Karzai’s New Best Friends
A little over a week ago, Spencer Ackerman wrote:
After all, is there any foreign leader once held closely by the U.S. that Obama has more visibly snubbed than Hamid Karzai? The Obama team’s Afghanistan strategy can be fairly-if-simplistically described as a broad attempt to circumvent Karzai by bolstering Afghan institutions at and especially below the national level. There’s no shortage of outrage by Karzai over being denied so cosmetic a gesture as a White House visit until he does X, Y and Z. And this is a guy whose government is both perilously weak and has powerful impact over what will soon be about 140,000 U.S. and allied troops. So where’s the Karzai Kaucus on the right? Why don’t we see Sarah Palin on Facebook stickin’ up for our Afghan friend’s right to exercise his sovereignty and govern his country as his people have sort-of elected him to see fit?
As it turns out, Karzai’s defenders were just a little late to get started, but now they can’tstop talking. Adding Karzai to the list as one of the many allied leaders Obama has supposedly insulted and betrayed was only a matter of time. It fits into the preposterous framing of an Obama foreign policy of “coddling our enemies while alienating allies,” as Palin put it, but as soon as one pays any attention to U.S. interests and objectives in the regions where these so-called betrayals have occurred the framing completely collapses.
One way of replying to the Cheney/Palin criticism is to give the answer Ackerman offered last week:
When stated that way, the answer is fairly obvious: Karzai gets a lot of economic, security and political assistance from the U.S. while inconsistently demonstrating his commitment to ostensibly mutual goals of good governance that are important for U.S. interests in the region. An American administration that didn’t press Karzai would be a negligent steward of those interests. The fact of the U.S.-Afghan closeness just strengthens the case for candor and firmness — not high-handedness, certainly, but urgency.
From the administration’s perspective, recalcitrant allies that are resisting the U.S. over issues that the administration believes are essential to the success of American policy in their regions of the world are harming both U.S. and allied interests in the long term. So the administration is trying to goad, pressure or otherwise push these allies to cooperate. In other cases, such as the scrapped missile defense plan, Washington was actually doing Poland and the Czech Republic a favor by not making them a primary target of Russian animus.
The difficulty we face in Afghanistan is one that Leon Hadar outlined in his column applying the idea of moral hazard to foreign policy: allies that believe themselves to be important for achieving U.S. goals in their regions and therefore take U.S. backing for granted act with impunity and often act in reckless, destructive or short-sighted ways. The allies reap the benefits, such as they are, while the U.S. will bear the costs of the actions and risks the allies take.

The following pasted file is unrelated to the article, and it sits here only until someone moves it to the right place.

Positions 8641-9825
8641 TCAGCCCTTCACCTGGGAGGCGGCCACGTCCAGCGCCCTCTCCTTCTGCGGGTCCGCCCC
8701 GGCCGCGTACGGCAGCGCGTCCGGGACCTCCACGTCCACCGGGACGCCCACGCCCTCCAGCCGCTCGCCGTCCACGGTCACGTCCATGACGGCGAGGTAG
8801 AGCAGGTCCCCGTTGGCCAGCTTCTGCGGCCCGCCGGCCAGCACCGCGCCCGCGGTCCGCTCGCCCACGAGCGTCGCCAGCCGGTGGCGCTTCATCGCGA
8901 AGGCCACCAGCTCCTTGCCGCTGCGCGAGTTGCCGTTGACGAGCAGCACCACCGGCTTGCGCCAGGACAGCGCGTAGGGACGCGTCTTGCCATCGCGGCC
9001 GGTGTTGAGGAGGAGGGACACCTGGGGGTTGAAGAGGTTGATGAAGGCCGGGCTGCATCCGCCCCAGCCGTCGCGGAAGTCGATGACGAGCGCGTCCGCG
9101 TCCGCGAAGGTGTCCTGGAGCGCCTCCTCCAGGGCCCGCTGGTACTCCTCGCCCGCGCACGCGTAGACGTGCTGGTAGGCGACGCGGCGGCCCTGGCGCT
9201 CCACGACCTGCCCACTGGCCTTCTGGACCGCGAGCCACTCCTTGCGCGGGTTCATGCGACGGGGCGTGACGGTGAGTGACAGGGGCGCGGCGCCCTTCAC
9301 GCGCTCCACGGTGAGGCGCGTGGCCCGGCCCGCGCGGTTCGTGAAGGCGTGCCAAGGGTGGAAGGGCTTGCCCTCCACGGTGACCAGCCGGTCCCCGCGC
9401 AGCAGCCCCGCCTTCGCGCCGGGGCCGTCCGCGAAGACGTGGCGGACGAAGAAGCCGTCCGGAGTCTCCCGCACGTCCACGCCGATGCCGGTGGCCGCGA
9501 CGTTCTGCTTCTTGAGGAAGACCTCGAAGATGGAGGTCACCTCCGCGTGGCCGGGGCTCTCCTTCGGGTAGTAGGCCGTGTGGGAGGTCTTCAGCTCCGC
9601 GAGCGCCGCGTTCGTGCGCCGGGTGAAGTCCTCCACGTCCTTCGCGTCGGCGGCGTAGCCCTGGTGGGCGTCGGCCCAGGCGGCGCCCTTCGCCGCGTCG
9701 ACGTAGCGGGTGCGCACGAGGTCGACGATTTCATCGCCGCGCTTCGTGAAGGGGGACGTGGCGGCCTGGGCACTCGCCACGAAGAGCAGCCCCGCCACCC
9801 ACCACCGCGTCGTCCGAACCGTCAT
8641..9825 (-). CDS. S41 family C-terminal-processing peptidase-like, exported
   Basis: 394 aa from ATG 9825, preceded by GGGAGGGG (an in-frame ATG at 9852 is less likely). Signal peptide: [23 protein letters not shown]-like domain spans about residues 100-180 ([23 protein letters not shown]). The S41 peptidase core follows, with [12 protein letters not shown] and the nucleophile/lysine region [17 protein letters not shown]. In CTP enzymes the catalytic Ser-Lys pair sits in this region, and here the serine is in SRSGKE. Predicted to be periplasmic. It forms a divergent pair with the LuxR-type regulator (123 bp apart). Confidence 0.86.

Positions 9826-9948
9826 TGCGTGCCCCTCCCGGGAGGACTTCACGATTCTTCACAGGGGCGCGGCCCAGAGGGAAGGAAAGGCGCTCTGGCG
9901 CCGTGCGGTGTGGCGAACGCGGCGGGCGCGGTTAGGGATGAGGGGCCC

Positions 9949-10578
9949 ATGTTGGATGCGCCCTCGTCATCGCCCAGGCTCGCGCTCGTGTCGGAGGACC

Dr. Hadar described the hazard this way:
Indeed, while Americans have been considering the moral hazard of their government bailing-out the American International Group (AIG) and other irresponsible risk-takers in Wall Street, they could also have pondered the way American global intervention in support for foreign governments and groups tends to encourage them to engage in risky behavior — Georgia provoking a conflict with Russia; Pakistan supporting radical Islamists; Israel building-up settlements in the West Bank — whose costs end-up being paid by American soldiers and taxpayers, and could therefore be considered a case of moral hazard.
The most recent example has been the decision by President Barack Obama to escalate the U.S. military intervention in Afghanistan. Notwithstanding the Obama administration’s announcement of a timeline for a start of the withdrawal of U.S. forces from Afghanistan, America’s top client there, the government led by Hamid Karzai, concluded that Washington was making an open-ended commitment to maintain U.S. military presence in the AfPak region.
While administration critics are satisfied with descriptions of Karzai’s bruised feelings and resentment, we can better understand Karzai’s latest outbursts as evidence of his belief that the U.S. needs him more than he needs the U.S. Indeed, the “poor” treatment of Karzai is what in another context Obama’s critics might call an attempt to ensure some accountability. The commitment in Afghanistan isn’t unconditional and it isn’t open-ended, and the “poor” treatment of Karzai has been an attempt to make that clear to him while also working around him when necessary. Now that Karzai is trying to compel Washington to be more accommodating and solicitous by making very loud public protests, he is finding allies in hawks here at home who seem to wish Obama to adopt the approach of the previous administration, which consisted of paying Karzai a great deal of attention while letting Afghanistan fall apart. These are the people who are always game for another troop escalation wherever and whenever (and they are usually keen to relax the rules of engagement, too), but they seem to have no patience for any of the political and diplomatic legwork needed to complement and consolidate the security gains made by the additional forces. Their newfound concern for Karzai’s contentment should be viewed in this light.